If these ideas sound rather far-fetched, it is because they have been until very recently. In the words of Luke Fretwell, liquid democracy has “only just now become feasible.” Any attempt at delegating and revoking votes with paper ballots would be functionally impossible because of the process’s sheer complexity. With the use of blockchain, however, sending someone a vote, tracking how they use it, and revoking the vote if dissatisfied becomes very simple. After a ballot was cast, it would be pseudonymously recorded on the blockchain to ensure that election procedures remain transparent. Through the use of smart contracts—self-executing programs baked into the framework of the blockchain—all delegates would have their vote made accessible to constituents, guaranteeing that they are held accountable if their decision deviates from what is expected. Smart contracts could also be employed to certify that legislation goes into effect as soon as it is approved, eliminating much of the bureaucratic obstruction and obfuscation emblematic of democracy today. 

Blockchain-based democracies come with other advantages as well. The liquid model of governance has an incredibly low entry barrier, since all that is required to make someone a voting delegate is trust. This means that instead of elaborate campaigns filled with purposefully nebulous jargon, political power in a liquid democracy will be granted based on genuine trust of an individual’s competence. Additionally, liquid democracy leads to more impactful policy-making by allowing citizens the chance to voice their opinions on specific legislation. This is in stark contrast to our current model of democracy, in which the only voting power bestowed on individuals is the power to send new representatives to Congress. Finally, and perhaps most importantly, liquid democracy facilitates the equal representation of minorities. By eliminating the need for winner-take-all elections, blockchain-based democracy makes it possible for voting blocs of any size to have a proportionate say in the governance of the country.

Although liquid democracy is a relatively recent proposition, entrepreneurs at home and abroad have already started to recognize its tremendous potential. One organization determined to bring the idea to fruition is the Democracy Earth Foundation, a California-based non-profit that built the Sovereign platform to help citizens experiment with blockchain governance. Users of Sovereign have the ability to propose legislation, call elections, debate issues, cast votes, and delegate (as well as revoke) their voting power. According to founder Santiago Siri, the end goal of this arrangement is to free politics from repressive central authority: “we want to empower people down to the individual level, without asking for the permission of governments.” Herein lies the chief merit of blockchain democracy—since it is entirely decentralized, no third party can ever forcibly take an individual’s right to vote; the only way to cede power is through informed consent.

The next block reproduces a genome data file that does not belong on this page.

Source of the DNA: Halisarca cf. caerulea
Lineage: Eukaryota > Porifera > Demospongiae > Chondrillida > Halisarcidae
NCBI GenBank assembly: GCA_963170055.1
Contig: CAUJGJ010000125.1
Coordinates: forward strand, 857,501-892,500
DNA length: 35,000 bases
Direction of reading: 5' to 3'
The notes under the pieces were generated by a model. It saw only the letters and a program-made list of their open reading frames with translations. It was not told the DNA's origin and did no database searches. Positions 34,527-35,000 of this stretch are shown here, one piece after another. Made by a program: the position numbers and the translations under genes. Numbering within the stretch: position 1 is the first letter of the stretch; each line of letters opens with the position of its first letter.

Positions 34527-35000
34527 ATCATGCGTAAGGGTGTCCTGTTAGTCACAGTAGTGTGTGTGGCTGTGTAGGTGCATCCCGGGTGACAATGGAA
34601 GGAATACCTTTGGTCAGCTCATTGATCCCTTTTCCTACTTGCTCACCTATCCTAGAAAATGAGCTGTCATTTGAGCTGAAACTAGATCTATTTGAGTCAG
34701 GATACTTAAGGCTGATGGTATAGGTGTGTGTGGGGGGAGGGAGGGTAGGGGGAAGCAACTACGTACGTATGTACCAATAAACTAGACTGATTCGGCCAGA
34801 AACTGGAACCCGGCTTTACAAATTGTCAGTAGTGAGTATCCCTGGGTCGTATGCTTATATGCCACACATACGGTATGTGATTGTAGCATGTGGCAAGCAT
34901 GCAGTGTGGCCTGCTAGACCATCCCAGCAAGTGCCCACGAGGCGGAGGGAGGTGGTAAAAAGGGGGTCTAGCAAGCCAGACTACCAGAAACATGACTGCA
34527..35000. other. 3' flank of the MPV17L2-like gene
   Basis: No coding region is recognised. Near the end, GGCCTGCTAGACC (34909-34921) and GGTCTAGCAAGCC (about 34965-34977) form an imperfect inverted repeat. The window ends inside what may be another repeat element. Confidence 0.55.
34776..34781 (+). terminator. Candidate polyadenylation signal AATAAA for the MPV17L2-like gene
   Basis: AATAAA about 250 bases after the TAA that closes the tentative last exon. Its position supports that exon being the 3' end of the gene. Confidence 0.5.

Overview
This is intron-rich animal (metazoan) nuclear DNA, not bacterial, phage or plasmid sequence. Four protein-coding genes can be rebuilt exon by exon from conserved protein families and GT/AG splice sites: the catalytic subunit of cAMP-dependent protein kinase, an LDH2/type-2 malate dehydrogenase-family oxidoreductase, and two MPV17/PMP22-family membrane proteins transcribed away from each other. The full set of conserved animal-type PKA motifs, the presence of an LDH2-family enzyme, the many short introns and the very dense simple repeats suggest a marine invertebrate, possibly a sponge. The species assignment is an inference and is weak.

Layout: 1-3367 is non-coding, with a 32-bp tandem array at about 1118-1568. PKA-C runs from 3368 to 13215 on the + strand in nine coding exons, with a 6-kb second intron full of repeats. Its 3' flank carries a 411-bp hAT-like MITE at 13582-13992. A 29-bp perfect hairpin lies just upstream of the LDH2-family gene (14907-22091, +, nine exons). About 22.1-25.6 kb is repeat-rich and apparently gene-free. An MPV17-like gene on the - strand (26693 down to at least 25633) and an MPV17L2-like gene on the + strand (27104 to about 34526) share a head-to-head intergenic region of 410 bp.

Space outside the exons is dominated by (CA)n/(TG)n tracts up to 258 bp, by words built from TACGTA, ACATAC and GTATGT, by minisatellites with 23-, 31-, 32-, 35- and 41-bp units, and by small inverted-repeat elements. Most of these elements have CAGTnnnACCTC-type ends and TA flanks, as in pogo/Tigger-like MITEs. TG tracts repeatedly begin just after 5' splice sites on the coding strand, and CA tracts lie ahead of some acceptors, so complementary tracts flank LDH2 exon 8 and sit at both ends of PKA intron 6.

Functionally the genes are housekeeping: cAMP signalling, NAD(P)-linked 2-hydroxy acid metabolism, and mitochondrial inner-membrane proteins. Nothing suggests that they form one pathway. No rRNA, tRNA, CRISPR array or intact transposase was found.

Of course, blockchain governance has a ways to go before it can be feasibly incorporated on a global scale. In addition to the obvious issue of government resistance, there are also concerns about the mass distribution of vote tokens, the security of elections, and even the possibility of widespread vote token speculation. However, the existence of these obstacles by no means implies that liquid democracy is a pipe dream of the distant future; already, it is having tangible impacts in communities of the present day. In 2016, for example, a primitive version of the Sovereign platform was used to gauge public opinion on a peace treaty between the Colombian government and the FARC rebel group. Analysis of the results revealed that although citizens generally supported the treaty as a whole, there was widespread disagreement over one particular clause about the reintegration of ex-rebels. Based on this feedback, officials were able to draft a new settlement omitting this clause, thereby assuaging the concerns of Columbia’s electorate. The outcome of the Sovereign experiment is evidence of another one of liquid democracy’s fortes: the ability to report opinions with an unprecedented degree of nuance. In the next few years, we should expect to hear similar stories of communities profiting from this attention to detail, cementing liquid democracy as a true government of the people, by the people, for the people.

Blockchain technology has the potential to revolutionize the way we think about democracy, transforming it from a passive process relying heavily on middlemen to a dialogue open to all that wish to participate. In order to do so, however, it must be given a chance—the only way liquid democracy can succeed is if we first recognize its necessity. Our democratic institutions have gone too long without an update. For the sake of our governments, it is high time we try something new.